Failing to drive home the value that forwarders deliver is opening the door to other providers, allowing them to tempt customers away with inferior offers.
In his piece for Air Cargo News Bradley Waller of Alliance Shipping Group highlight’s five key forwarder strengths:
As individuals we have the power to support these strengths by communicating our professionalism and, by association, that of the entire forwarding sector.
Aspiring to Chartered Membership and Chartered Fellowship of the Chartered Institute of Logistics and Transport demonstrate the highest standards of professional capability.
Simply listing industry strengths does very little to communicate their critical nature. They need to be inherent in all your actions and messaging, which is why you need to:
Consistently underline the value you deliver to customers
Engage with customers at the highest levels to extend trust upwards
Use high level engagement to understand business needs and look for solutions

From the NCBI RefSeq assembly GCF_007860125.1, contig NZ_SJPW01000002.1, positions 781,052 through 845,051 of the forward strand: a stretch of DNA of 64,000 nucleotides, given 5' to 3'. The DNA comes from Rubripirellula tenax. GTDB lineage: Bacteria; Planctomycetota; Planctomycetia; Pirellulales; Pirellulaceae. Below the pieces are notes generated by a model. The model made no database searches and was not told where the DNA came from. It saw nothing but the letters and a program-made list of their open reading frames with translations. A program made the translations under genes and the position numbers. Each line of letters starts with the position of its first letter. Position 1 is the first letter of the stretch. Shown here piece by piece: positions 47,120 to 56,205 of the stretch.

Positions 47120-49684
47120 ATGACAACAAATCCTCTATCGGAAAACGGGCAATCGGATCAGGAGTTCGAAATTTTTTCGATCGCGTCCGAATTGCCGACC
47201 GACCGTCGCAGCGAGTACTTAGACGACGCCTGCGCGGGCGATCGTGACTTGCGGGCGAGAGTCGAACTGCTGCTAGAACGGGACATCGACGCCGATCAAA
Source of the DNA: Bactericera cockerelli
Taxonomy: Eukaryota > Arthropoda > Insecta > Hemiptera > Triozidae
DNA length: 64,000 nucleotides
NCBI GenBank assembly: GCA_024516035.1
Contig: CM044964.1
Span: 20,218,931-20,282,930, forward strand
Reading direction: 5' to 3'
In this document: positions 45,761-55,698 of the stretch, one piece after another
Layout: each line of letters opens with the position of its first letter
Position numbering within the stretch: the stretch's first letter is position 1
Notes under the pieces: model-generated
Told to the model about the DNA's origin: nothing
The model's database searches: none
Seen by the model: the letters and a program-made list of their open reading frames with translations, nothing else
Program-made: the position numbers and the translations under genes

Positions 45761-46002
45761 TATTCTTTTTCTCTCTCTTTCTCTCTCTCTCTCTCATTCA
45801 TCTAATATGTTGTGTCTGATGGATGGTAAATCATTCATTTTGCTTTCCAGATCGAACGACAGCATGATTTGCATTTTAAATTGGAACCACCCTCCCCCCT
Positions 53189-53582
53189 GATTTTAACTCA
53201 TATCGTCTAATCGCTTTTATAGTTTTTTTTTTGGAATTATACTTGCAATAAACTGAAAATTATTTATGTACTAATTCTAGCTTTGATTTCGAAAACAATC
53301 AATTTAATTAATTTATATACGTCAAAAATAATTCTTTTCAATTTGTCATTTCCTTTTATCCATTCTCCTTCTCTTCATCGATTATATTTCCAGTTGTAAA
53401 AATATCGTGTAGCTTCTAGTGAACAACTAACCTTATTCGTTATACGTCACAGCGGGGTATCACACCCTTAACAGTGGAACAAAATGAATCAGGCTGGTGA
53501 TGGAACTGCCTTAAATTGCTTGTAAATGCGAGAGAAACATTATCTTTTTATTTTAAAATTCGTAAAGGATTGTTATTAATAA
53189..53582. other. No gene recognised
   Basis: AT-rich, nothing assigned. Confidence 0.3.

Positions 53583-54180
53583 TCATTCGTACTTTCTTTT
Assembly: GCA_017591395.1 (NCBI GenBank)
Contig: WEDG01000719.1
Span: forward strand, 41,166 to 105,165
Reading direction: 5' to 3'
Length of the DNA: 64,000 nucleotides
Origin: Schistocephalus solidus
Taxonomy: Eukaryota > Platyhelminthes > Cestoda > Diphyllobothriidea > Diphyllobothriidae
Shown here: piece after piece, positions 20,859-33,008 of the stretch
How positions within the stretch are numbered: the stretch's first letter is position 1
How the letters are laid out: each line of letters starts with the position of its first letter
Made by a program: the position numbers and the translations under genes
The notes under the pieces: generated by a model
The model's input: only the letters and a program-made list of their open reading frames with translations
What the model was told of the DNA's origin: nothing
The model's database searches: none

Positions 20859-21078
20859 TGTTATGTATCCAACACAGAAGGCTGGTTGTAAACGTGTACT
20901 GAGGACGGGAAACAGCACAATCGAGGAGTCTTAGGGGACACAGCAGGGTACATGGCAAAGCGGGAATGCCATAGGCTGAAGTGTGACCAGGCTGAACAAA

Over time move relationship from ‘service provider’ to ‘business partner’
For many forwarders, particularly larger ones, this may mean improving communication between the teams in charge of sales, project delivery, operations and account management.
Too often, failing to deliver and communicate your commitments is a mis-match between sales, implementation and operations.
The focus is so often focused on making the sale, that we forget to communicate what has been delivered after the sale has been converted. Which means the client may be left underwhelmed and consequently negative perceptions start to grow.
Since customers will often have an established relationship with the sales rep and not the operations team, some simple marketing assets can support this sensitive transition, helping you meet a customer’s expectations and keep them for the long-term.
Remind the customer how you will add value and introduce the ops team with a welcome pack, that also confirms the details of the service they will receive, together with (when appropriate) operating procedures and service metrics that will apply.
Use customer reviews to start building a picture of the customer and introduce KPI reporting to track performance and keep value top of mind.
Your objectives after the sale should be; building value, strengthening customer trust, encouraging referrals and stimulating cross-selling opportunities.
Develop KPI reporting packs, that can be customised for each customer, with clear metrics of your performance and the key indicators driving their account.
Providing continuous evidence of the value you add, reassures the client, builds trust and will support the transformation of your relationship from service provider to trusted business partner.